Mérida, Yucatán — With some property owners resisting the arrival of paint and repair crews, the city is continuing its efforts to restore building exteriors in the Centro.
More than 70 owners of historic buildings are still in the midst of the current phase of the city’s façade rescue project, as others have refused or can not be included due to legal issues. Without municipal intervention, countless homes and businesses fade and crumble, and the city is increasingly conscious of its image.
The current phase of the city’s ongoing “Rescate de Fachadas,” or facade rescue, was supposed to conclude in March.
But the Director of Urban Development of Mérida, Aref Karam Espósitos, said that 22 owners do not want work in their homes, “so it is still in the stage of convincing them to accept it.”
“We try to get everyone involved in this project,” said Karam Espósitos. But some don’t want scaffolding and workers in front of their properties, others argue over colors.
Another problem they face is that some 20 properties are abandoned and their owners cannot be located.
Some 28 properties have the “disadvantage” of being listed as historical monuments, so a special permit must be requested from the National Institute of Anthropology and History (INAH) to intervene.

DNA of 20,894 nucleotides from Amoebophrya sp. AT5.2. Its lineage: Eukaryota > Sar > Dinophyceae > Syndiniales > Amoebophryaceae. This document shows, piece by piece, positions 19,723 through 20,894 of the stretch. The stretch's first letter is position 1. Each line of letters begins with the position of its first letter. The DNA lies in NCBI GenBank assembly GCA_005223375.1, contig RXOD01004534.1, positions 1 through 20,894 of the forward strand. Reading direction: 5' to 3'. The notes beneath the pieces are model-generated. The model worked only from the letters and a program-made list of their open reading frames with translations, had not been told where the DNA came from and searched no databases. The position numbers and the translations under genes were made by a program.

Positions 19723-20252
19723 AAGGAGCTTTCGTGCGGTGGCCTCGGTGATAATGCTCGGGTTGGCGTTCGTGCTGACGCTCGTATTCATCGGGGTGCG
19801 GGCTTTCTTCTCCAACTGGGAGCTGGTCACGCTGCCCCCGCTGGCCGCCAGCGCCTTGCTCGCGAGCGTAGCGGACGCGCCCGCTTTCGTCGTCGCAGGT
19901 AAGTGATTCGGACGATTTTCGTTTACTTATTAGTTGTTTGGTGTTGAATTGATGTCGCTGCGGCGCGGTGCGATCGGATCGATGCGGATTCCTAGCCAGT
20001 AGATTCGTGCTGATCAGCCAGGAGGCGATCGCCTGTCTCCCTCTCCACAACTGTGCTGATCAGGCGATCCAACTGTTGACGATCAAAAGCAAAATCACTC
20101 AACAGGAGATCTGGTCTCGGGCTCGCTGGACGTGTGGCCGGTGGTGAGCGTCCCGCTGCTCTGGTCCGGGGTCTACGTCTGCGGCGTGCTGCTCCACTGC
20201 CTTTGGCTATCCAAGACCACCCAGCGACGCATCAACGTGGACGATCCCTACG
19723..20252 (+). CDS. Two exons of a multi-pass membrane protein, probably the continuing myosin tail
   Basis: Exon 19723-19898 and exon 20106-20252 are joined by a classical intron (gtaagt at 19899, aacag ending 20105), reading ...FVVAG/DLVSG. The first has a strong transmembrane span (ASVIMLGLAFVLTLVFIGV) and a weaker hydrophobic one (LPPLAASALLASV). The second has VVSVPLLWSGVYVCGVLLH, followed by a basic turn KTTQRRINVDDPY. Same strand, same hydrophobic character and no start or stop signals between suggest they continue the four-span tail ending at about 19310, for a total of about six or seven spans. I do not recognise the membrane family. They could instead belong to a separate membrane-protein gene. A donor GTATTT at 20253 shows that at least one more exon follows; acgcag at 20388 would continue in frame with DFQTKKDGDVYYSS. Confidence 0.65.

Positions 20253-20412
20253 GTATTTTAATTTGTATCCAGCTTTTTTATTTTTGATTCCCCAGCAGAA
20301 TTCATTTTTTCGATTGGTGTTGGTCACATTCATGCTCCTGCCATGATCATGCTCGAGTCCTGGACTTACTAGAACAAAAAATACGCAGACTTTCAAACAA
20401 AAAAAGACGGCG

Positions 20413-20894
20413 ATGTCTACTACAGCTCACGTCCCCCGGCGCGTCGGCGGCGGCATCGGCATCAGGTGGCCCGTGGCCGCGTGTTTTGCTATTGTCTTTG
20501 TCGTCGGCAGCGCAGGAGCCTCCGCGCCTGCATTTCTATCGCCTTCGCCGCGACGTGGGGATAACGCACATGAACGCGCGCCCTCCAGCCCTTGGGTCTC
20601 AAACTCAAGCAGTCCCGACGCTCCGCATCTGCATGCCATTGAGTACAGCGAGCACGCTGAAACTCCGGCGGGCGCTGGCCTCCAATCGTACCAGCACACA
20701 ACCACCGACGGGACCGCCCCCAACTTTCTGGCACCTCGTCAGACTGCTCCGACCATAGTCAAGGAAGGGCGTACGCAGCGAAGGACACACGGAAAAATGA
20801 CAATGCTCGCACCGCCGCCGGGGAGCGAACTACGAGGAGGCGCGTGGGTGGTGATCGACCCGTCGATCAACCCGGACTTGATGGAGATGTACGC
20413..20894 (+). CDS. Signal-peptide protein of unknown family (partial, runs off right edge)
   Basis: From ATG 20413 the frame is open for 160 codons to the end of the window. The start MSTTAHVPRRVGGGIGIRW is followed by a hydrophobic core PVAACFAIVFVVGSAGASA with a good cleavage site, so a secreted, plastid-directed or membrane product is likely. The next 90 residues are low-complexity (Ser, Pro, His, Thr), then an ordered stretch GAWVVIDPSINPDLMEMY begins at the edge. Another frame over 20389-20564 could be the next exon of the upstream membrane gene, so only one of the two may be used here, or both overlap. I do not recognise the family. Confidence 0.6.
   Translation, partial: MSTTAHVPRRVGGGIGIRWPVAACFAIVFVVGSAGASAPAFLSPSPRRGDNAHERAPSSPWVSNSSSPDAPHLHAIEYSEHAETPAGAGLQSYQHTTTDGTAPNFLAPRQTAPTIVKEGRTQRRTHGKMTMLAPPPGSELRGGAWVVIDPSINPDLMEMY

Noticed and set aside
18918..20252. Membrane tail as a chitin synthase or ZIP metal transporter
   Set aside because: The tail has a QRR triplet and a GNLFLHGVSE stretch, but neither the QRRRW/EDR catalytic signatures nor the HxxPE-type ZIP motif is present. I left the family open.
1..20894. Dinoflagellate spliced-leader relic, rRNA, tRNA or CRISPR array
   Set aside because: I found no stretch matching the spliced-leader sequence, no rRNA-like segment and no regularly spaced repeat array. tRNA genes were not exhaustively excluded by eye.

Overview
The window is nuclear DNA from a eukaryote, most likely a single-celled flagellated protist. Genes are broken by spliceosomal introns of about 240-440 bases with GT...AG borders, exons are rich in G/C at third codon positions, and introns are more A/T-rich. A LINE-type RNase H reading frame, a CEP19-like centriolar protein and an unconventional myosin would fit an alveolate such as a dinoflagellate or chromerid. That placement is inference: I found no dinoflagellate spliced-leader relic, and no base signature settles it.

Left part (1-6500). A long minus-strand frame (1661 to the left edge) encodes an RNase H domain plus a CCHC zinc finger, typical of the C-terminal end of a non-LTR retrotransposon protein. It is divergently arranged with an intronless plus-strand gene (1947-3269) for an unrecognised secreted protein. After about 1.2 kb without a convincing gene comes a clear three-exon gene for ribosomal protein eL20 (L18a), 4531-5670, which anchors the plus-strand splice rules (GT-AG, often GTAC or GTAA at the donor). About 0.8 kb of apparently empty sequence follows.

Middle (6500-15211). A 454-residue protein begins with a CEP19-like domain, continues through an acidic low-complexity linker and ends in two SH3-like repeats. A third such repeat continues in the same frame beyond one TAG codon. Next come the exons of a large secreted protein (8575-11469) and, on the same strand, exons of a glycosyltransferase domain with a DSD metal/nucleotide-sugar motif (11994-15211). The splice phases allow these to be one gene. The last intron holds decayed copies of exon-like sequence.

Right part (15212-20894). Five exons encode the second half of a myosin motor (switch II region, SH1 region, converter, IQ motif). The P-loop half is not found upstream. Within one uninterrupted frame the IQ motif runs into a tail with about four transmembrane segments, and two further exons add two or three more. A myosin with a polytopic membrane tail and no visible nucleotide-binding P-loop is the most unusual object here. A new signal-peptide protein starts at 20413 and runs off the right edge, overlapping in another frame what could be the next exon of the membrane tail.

“I think we can find many of these cases, those that have a legal procedure, I believe, will be more complicated, but in the coming months we will move forward in restoring the facades,” he said.
The 20-year-old renovation plan consists of applying finishes and paints, and restoring cornices and ornamental features. Crews will also remove unauthorized advertising or signage not in keeping with the building’s architecture.
Over time, more than 1,000 historic properties have been given a facelift under what’s called the Programa de Rescate de Fachadas del Ayuntamiento de Mérida.